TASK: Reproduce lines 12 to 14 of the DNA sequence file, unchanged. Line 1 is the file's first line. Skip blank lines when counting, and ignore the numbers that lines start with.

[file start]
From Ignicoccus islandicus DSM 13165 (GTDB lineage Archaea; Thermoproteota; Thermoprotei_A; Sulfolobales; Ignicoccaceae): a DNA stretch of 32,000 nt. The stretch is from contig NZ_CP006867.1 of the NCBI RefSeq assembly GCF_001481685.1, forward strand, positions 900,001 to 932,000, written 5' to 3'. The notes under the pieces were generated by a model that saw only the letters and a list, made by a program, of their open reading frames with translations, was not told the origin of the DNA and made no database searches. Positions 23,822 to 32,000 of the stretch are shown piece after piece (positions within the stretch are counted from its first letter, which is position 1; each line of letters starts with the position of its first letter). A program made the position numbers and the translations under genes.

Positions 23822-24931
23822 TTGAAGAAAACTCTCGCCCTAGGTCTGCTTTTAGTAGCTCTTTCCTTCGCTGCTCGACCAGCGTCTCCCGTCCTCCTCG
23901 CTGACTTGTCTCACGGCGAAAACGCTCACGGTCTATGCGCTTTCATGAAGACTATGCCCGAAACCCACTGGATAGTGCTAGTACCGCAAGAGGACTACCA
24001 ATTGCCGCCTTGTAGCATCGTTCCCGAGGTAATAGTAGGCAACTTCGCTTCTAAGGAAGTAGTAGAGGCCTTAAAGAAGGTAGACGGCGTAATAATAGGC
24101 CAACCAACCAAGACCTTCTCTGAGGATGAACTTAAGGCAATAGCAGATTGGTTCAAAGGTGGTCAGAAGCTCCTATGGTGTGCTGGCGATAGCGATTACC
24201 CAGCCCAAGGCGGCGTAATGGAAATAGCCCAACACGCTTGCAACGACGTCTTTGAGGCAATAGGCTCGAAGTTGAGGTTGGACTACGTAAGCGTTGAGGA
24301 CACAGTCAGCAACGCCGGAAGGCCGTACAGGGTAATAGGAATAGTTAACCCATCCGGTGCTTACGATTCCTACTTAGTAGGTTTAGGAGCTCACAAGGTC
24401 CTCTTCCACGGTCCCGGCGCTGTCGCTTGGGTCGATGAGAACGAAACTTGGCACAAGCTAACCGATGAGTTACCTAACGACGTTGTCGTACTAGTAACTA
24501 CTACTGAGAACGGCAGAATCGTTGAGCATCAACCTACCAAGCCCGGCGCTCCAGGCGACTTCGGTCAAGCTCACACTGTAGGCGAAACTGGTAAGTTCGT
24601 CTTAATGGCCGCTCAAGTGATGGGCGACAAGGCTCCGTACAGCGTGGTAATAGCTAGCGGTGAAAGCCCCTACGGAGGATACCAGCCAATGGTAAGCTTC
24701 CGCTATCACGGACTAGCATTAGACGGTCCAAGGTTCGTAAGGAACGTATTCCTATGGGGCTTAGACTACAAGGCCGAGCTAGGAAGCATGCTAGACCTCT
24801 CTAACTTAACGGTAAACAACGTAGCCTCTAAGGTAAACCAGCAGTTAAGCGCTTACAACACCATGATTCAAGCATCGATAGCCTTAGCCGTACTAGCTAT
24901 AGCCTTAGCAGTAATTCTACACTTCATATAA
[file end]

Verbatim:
24701 CGCTATCACGGACTAGCATTAGACGGTCCAAGGTTCGTAAGGAACGTATTCCTATGGGGCTTAGACTACAAGGCCGAGCTAGGAAGCATGCTAGACCTCT
24801 CTAACTTAACGGTAAACAACGTAGCCTCTAAGGTAAACCAGCAGTTAAGCGCTTACAACACCATGATTCAAGCATCGATAGCCTTAGCCGTACTAGCTAT
24901 AGCCTTAGCAGTAATTCTACACTTCATATAA